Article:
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Learning is just part of the job

December 02, 2002|by BILL KOHLER

When I turned 25, my father and others warned me that the years would start to fly by and before I knew it I would be 30, 35, 40 and (gasp) 50.

Well, I'm still on the good side of 35 and feel like I'm in my 20s most days. However, Dad was right about this year. It flew by faster than Tony Stewart around a racetrack.

However, it was not so mind-numbingly fast that I didn't learn a few things about myself, my profession, my hometown, teamwork and the world around us.

It's never too late to learn, so join me, won't you?

Serious business



Journalism is a powerful estate, resting on the foundations of truth, accuracy and fairness.

And with that power comes an awesome responsibility. I knew this all along, but I learned in my first year at The Herald-Mail how important it is to not only believe in these foundations but to act on them.

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Our editors are solid journalists with experience and knowledge of when to push for a story and when to hold it one more day to make it better or make it more rock-solid, accurate and fair to all parties, especially the readers.

Listen first, talk later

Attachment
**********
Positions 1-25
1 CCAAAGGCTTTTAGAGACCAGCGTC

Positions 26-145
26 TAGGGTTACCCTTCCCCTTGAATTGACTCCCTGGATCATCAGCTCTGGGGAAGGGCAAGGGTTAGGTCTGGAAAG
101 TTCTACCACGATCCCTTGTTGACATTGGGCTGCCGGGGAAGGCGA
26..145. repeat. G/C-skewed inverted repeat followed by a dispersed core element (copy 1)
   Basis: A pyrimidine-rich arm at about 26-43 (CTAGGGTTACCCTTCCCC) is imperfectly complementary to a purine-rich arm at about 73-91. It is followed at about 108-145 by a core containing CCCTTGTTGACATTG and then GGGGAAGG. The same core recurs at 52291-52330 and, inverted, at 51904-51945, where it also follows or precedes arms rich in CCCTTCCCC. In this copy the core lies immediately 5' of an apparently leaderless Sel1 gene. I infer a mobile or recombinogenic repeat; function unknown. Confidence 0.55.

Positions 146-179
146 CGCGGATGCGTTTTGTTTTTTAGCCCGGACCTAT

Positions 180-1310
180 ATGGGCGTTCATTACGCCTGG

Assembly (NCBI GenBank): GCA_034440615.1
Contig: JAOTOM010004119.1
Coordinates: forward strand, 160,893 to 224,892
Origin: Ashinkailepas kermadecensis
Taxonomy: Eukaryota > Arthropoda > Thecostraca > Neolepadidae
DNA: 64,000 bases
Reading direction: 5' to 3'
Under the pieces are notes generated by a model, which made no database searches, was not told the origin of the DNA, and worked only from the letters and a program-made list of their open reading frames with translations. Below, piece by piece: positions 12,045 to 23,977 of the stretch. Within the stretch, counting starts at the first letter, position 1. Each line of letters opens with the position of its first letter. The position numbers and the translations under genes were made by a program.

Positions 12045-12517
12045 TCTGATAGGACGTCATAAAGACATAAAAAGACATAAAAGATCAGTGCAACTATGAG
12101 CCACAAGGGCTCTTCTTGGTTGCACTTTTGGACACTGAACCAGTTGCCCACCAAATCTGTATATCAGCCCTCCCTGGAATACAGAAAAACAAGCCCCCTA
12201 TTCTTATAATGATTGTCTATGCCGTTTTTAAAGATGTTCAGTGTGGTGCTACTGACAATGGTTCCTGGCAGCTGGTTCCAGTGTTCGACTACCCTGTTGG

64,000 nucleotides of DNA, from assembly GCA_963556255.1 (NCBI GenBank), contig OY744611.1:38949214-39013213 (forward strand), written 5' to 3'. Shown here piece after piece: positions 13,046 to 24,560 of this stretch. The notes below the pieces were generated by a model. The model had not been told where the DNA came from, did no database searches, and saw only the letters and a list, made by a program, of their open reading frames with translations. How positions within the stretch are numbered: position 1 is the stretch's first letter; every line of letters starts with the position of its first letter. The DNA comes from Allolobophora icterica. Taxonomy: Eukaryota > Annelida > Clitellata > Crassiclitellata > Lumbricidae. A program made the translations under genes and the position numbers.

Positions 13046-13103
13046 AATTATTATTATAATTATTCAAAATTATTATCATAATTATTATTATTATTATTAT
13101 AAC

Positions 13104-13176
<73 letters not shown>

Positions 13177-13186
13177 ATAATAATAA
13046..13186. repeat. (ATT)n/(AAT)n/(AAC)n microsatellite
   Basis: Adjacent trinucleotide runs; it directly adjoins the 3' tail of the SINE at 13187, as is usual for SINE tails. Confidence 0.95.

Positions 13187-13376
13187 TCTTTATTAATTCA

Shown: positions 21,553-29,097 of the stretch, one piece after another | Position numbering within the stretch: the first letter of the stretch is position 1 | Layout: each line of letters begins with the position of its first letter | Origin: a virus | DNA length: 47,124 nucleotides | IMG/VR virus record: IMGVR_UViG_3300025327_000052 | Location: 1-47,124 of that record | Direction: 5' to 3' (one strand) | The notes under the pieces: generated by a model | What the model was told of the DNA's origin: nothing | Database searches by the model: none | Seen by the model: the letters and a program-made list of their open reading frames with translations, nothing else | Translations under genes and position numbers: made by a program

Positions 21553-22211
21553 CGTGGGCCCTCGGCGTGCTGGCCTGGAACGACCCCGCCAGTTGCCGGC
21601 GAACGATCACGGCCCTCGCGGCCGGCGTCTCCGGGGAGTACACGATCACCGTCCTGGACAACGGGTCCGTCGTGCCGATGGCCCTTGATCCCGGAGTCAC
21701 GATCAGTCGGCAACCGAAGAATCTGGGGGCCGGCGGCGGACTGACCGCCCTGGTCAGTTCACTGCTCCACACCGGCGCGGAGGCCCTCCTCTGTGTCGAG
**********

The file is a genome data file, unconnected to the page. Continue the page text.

The best editors are the ones who listen first - to reporters, other editors and readers.

As my mother and wife would attest, this has never been one of my finer qualities. It's my observation that many men have this problem of not listening as well as they should and sometimes we leap over the edge before we know why or where we're leaping.

I've learned that listening before talking is something we all could do a little more of.

Democracy works



America is a great country because of its freedoms and democracy. The country is not perfect, but it's still pretty darn good.

This was in clear evidence on Election Day when voters made a stance in several races affecting incumbents in Washington County and the Eastern Panhandle of West Virginia.

I also learned this year that I respect (not necessarily like) anyone who makes the effort to run for public office. This is generally a thankless job that takes people away from their families and career - all for serving their community in most cases.

Going home again



After nearly a decade away from the area, I learned you can go home again.

The area has seen changes during the 1990s - some good, some bad. I don't like that more young people aren't involved in local government and volunteer work, that my town didn't open its pool during the hottest summer in eons, that my taxes and sewer rates are going up and that I have to travel 12 to 15 miles to do any major shopping.

However, I'm looking on the bright side, listening to (and hoping for) ways things may get better and trying to do my part to lend a hand where needed.

Most importantly, I've learned patience is always a good partner in everything we do.




Bill Kohler is Tri-State editor at The Herald-Mail. You can reach him at 301-733-5131, extension 2023, or by e-mail at billk@herald-mail.com.

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